It doesn't take as long to cook as regular kale, but is incredibly pungent. It would, I think, overwhelm most dishes, and be a bit much on its own. I parboiled it, then did a rough chop before a quick saute with some garlic and red pepper flakes in olive oil. I served it piled on toast that had been spread with a garlicky cranberry bean puree, then topped each toast with a grind of fresh pepper and a splash of red wine vinegar.

Black Tuscan Kale (not too-terrible picture below) was as relatively quick cooking as the Red Russian, but not nearly so strongly flavored. Ultimately, the most interesting thing about it was how hypnotically beautiful the wash water was dancing and beading over its alligator skin surface. Yes, I spent almost half an hour washing one more or less already clean bunch of greens. No, I wasn't high.

Pretty Pretty Tuscan Black Kale

Another thing I ran into this week that I hadn't noticed before that bears just a quick mention is Upland Cress.

Upland Cress--the dainty horseradish

The sign (at Paffenroth's, natch) indicated that it was like a slightly spicier watercress, and could be used interchangeably. I disagree. It's not so much spici-er as spicy-different. It tastes just like horseradish. It added a nice little pep to a salad, but I usually eat watercress as a tea sandwich on heavily buttered white bread, and this stuff was NOT working for me in that capacity. Maybe as part of a zakuski spread to go with chilled vodka instead of a tea tray. Hmmm, now that I think about it, I just might have more to say about Upland Cress, later, after all.

Finally this week, I could no longer resist the quail eggs. They were $3 a dozen. I had $3 left in my pocket. It seemed like kismet, no? In the interest of full disclosure, I have prepared quail eggs before, but I don't think it counts. I bought a can of hard boiled ones at a Chinese market because they were so cute and, not really having any other idea what to do with them, made itsy bitsy deviled eggs out of them for a party. A bit twee perhaps, but I liked them. But I've never started with raw ones, so they still fall under the rubric of this experiment.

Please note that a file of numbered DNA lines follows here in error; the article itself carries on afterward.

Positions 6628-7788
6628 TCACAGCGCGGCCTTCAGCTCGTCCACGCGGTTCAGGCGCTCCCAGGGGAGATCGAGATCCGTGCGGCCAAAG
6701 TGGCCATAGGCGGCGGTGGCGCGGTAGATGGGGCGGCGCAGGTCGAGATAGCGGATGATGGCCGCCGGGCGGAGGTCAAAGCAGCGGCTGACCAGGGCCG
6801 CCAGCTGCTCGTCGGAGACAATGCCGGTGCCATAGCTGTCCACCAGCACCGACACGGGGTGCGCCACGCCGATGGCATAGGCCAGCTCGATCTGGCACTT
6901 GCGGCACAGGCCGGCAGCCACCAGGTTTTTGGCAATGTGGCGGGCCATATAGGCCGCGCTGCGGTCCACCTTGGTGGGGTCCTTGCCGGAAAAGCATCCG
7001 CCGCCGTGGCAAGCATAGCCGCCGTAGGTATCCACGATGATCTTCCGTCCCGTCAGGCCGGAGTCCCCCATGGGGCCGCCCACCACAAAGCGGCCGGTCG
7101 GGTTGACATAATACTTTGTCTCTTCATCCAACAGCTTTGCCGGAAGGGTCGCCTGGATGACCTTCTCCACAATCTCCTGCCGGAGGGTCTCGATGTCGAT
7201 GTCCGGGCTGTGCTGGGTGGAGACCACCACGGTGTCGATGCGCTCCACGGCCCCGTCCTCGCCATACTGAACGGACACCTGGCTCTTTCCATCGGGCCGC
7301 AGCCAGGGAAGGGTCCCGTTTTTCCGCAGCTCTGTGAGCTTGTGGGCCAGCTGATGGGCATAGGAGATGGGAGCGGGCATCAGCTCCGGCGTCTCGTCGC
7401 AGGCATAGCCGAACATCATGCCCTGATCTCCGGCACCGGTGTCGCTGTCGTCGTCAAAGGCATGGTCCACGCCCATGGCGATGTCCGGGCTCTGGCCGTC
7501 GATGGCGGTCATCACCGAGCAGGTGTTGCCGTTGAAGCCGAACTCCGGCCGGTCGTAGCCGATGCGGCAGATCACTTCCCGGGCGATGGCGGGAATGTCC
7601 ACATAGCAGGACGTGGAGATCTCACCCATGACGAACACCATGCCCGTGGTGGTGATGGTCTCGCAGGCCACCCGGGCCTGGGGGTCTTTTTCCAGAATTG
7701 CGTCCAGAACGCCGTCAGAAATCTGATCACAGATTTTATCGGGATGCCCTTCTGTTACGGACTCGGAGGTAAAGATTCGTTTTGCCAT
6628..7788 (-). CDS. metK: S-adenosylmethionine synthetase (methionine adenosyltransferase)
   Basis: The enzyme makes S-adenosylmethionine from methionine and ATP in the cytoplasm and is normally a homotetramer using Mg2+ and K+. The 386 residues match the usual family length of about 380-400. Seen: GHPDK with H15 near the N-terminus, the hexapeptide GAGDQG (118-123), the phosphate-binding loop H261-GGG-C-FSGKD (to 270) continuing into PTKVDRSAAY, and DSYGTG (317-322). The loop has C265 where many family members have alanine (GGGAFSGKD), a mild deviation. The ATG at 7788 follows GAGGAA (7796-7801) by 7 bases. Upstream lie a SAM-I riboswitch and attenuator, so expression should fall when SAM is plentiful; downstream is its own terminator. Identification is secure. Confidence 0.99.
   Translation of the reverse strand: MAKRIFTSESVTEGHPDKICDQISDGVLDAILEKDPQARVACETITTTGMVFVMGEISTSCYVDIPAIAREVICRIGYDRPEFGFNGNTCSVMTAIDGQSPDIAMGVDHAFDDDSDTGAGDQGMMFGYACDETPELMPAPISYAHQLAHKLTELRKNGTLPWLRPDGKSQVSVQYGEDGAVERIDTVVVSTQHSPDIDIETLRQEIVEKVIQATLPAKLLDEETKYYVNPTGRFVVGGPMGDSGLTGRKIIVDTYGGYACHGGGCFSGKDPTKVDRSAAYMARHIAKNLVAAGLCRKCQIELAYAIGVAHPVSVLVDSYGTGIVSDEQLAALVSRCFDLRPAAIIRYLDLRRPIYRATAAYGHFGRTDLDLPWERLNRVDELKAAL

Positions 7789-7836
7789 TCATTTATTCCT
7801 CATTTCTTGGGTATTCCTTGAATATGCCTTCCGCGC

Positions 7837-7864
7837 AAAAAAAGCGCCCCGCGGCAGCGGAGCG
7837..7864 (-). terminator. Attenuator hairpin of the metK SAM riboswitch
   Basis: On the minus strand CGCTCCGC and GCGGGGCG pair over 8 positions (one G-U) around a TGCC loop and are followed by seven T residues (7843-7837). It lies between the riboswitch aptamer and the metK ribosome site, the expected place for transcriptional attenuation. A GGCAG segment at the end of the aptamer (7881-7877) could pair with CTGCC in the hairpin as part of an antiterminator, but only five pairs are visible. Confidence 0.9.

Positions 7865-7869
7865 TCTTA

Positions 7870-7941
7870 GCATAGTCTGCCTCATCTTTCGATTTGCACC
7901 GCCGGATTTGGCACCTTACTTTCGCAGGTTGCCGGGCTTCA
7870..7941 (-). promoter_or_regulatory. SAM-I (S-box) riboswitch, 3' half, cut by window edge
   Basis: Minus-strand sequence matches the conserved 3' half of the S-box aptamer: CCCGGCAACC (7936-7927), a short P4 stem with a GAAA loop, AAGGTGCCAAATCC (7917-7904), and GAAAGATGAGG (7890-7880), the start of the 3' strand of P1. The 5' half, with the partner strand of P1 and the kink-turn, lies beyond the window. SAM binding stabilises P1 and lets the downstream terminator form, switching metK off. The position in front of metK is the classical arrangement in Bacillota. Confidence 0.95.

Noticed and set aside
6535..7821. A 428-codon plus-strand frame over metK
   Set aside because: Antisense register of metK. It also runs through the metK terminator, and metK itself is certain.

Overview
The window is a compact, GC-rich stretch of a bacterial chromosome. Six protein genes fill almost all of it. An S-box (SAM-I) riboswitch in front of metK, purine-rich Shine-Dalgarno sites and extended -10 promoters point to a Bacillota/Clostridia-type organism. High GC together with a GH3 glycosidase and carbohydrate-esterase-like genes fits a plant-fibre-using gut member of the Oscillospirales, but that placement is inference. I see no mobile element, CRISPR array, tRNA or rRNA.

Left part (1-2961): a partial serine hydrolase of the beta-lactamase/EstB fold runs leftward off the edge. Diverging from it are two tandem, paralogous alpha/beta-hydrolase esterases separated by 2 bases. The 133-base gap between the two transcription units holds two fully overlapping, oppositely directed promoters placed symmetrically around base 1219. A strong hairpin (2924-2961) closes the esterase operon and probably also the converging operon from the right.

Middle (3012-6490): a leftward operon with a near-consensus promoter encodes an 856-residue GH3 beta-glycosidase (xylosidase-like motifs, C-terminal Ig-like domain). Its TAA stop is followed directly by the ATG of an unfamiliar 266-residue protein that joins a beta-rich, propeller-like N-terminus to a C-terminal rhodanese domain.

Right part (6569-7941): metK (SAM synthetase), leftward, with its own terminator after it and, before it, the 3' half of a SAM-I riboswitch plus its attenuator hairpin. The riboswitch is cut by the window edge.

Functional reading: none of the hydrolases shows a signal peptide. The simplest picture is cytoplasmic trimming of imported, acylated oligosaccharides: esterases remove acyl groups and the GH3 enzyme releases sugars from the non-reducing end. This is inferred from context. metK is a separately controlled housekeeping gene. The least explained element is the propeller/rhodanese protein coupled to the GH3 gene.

N.B.: They are tiny. One recipe for a quail egg omelet gave the equivalency of five quail eggs to one hen egg. That seems about right.

Quail egg vs. hen egg
Second note: Priiiiiitty! As it turns out, "brown speckled" covers a rather wide range.

Quail Egg variety

Be aware that tiny literally translates to pain in the ass to crack without breaking the yolk. It's important to know what you're getting yourself into. I'm here to help.

The ideal way to crack a quail egg without breaking the yolk would be to have big, sharp acrylic nails put on just your thumbs. Presuming you won't be using enough quail eggs in your daily life to make that a feasible option, I suggest employing a paring knife. Tap a seam down one side of the egg, breaking the shell but not penetrating the membrane. Go back along the seam with the (well sharpened) tip of your knife to open up the membrane. Thumbs on wither side of the seam, pull halves apart.

Tiny also translates to pain in the ass to peel when boiled. Your only hope is to follow these directions explicitly. This is actually the best way to peel any boiled egg, but for larger eggs it just makes thing easier, whereas for quail it's crucial if you don't want a thimbleful of mush.

1. You must have prepared an ice bath--not cold water, actual ice in water--sitting near the pot you're boiling your eggs in. When they have been in as long as you want (depending on how hard you want the yolk) scoop them out of the hot water and immediately submerge in the ice water. Swirl around in the ice for a couple of minutes until the eggs cool off noticeably. This both stops (or at least retards) the cooking process and causes the egg flesh to shrink away from the shell resulting in easier peeling.